I always look at the illustrations and wonder how much of the shape of the models and garments is artistic license and how much of it is undergarments. Will I need super-broad or very sloping shoulders to make this garment fit/look good? Am I going to have to buy a size that is huge in the bust if I want it to fit in the waist? If I want that odd early-sixties tubular look where the skirt stands away from the hips all the way around, will I need a petticoat? How do I figure out what kind?I like the bows. *grins*

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xstpenguin November 30, 2009 at 11:54 am

As above. For bust/waist ratios, a brief outline of altering the pattern to fit a modern waist could be very useful to those not used to vintage patterns.Also the fabric requirements – they used much narrower fabrics back in the day, some advice on how a pattern has laid out on modern 60 fabric might help.Pointint out that size numbers changed over the years and that size 16 in 1940 is not the same as as a size 16 in 1960 let alone today!Tracing, definitely – if only because you might make a mistake with alterations and its good to be able to start again.And warn them how addictive it is ;-)Cheers,AJwoman in green is looking at woman in brown and thinking – now why didnt I think of that, then I wouldnt have spent 3 hours matching these stripes?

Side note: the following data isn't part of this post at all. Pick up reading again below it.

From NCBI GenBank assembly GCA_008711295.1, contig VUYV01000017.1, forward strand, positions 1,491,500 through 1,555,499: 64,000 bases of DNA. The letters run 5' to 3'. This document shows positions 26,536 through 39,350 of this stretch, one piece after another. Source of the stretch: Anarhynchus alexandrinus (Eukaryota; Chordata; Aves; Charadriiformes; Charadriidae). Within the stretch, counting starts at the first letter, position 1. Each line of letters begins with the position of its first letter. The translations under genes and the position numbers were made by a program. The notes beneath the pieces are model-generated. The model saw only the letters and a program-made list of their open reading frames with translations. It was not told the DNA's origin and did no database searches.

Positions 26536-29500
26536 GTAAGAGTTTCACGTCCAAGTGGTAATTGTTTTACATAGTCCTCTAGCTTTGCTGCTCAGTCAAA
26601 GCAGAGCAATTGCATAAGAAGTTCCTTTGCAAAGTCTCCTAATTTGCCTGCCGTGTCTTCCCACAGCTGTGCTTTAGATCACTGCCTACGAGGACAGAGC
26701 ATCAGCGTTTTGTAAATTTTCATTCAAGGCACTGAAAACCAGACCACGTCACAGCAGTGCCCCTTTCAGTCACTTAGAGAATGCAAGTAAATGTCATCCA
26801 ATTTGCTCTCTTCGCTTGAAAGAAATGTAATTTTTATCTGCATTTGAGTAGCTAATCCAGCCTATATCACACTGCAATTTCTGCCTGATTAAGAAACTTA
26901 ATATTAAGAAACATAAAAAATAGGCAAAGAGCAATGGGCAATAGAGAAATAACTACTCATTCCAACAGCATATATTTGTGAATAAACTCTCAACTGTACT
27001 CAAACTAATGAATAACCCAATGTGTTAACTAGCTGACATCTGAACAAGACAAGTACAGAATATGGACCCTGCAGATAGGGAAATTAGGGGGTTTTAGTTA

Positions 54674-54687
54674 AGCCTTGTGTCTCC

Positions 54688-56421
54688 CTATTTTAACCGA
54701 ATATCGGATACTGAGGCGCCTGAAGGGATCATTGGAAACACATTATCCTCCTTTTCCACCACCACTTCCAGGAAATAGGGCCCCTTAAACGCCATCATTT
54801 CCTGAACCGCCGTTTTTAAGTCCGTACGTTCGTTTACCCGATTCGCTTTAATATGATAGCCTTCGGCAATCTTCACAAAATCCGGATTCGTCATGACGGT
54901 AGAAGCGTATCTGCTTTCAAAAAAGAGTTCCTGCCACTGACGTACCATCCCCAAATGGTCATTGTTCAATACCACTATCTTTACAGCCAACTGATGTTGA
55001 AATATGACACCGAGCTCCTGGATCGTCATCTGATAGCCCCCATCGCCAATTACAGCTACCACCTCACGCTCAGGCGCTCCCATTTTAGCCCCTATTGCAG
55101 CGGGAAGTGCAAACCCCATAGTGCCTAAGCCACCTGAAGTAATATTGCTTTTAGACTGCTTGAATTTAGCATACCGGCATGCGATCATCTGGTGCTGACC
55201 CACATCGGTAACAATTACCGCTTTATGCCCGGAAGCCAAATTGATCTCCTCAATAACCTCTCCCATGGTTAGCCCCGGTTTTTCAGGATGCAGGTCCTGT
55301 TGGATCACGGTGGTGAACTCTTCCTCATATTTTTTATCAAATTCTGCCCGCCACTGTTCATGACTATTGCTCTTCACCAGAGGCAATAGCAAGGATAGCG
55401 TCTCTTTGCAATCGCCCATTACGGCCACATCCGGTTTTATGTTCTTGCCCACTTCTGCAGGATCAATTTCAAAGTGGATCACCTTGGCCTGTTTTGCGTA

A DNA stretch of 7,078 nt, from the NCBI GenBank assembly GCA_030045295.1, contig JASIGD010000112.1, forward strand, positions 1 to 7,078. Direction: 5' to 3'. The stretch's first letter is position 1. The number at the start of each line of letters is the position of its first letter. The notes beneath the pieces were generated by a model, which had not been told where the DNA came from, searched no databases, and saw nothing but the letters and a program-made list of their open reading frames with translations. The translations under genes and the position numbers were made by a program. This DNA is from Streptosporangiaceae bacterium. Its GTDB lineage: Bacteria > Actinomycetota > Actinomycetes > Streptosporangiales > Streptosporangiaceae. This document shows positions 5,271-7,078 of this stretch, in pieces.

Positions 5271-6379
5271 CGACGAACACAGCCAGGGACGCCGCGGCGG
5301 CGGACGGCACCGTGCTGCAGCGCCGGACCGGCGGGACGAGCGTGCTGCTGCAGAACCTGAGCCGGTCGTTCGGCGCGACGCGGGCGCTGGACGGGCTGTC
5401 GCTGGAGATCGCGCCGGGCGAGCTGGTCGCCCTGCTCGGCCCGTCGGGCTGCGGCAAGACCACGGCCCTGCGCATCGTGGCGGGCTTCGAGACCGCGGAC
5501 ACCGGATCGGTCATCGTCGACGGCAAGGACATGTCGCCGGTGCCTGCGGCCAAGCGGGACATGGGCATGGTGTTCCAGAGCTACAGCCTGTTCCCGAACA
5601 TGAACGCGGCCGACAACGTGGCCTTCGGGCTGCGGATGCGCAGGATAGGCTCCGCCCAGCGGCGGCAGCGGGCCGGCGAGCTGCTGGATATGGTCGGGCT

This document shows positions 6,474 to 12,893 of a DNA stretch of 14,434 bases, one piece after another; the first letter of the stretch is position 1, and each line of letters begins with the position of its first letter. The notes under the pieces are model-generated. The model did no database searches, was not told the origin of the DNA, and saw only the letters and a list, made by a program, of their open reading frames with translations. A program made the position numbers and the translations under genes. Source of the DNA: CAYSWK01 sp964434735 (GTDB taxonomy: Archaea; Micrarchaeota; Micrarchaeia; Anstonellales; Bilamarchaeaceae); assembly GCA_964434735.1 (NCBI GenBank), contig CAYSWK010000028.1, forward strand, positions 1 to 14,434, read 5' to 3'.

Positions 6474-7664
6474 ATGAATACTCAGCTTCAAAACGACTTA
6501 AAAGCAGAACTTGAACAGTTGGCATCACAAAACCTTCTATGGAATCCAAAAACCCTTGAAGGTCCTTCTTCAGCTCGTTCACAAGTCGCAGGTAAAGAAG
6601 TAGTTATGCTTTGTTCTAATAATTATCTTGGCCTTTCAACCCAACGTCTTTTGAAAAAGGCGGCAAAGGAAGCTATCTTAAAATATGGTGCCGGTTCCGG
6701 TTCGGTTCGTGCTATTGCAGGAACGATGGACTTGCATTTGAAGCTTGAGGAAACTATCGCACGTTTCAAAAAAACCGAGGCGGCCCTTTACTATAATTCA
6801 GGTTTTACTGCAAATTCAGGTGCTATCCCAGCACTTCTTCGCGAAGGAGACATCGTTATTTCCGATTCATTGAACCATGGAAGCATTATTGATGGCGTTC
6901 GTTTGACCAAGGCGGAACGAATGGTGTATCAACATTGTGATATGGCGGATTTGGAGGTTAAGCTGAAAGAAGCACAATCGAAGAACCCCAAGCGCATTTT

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Oldpatterns November 30, 2009 at 12:17 pm